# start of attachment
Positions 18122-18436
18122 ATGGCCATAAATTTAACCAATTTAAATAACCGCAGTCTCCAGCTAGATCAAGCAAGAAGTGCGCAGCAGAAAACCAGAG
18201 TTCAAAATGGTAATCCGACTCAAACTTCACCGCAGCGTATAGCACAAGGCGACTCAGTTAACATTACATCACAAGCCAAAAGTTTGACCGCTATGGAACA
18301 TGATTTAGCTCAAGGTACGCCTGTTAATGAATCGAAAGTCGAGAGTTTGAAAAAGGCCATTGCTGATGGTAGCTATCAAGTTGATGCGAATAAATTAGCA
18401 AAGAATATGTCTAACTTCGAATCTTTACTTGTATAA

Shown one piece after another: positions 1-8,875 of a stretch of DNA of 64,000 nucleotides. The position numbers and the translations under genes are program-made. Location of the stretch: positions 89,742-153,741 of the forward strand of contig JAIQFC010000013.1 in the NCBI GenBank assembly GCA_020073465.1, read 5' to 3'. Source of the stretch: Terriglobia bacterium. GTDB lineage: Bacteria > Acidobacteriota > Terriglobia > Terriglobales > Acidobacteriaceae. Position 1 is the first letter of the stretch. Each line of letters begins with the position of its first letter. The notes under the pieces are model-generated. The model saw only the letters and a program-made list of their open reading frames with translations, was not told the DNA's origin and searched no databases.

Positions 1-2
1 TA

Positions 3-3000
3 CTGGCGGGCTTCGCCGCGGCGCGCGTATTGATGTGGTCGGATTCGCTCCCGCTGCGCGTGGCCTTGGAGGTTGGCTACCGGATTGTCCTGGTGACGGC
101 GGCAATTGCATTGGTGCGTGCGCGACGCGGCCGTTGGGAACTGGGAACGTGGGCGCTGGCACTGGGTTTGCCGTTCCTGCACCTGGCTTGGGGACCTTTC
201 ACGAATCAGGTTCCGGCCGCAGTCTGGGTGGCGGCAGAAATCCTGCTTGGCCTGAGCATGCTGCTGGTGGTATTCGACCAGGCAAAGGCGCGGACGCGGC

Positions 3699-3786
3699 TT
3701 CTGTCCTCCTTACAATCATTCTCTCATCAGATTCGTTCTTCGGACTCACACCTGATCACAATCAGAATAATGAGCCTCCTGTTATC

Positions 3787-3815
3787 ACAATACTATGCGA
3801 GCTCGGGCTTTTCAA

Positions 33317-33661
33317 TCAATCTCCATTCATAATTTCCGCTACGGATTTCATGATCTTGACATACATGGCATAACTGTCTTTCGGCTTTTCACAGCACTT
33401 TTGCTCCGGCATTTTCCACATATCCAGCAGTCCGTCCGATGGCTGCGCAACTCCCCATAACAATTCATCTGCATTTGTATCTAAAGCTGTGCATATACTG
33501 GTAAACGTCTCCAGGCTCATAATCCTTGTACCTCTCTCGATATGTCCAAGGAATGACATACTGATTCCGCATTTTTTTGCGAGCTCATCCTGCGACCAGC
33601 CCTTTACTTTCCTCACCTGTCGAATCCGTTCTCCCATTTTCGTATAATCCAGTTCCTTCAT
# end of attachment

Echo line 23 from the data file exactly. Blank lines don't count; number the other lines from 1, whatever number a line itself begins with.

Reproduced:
33601 CCTTTACTTTCCTCACCTGTCGAATCCGTTCTCCCATTTTCGTATAATCCAGTTCCTTCAT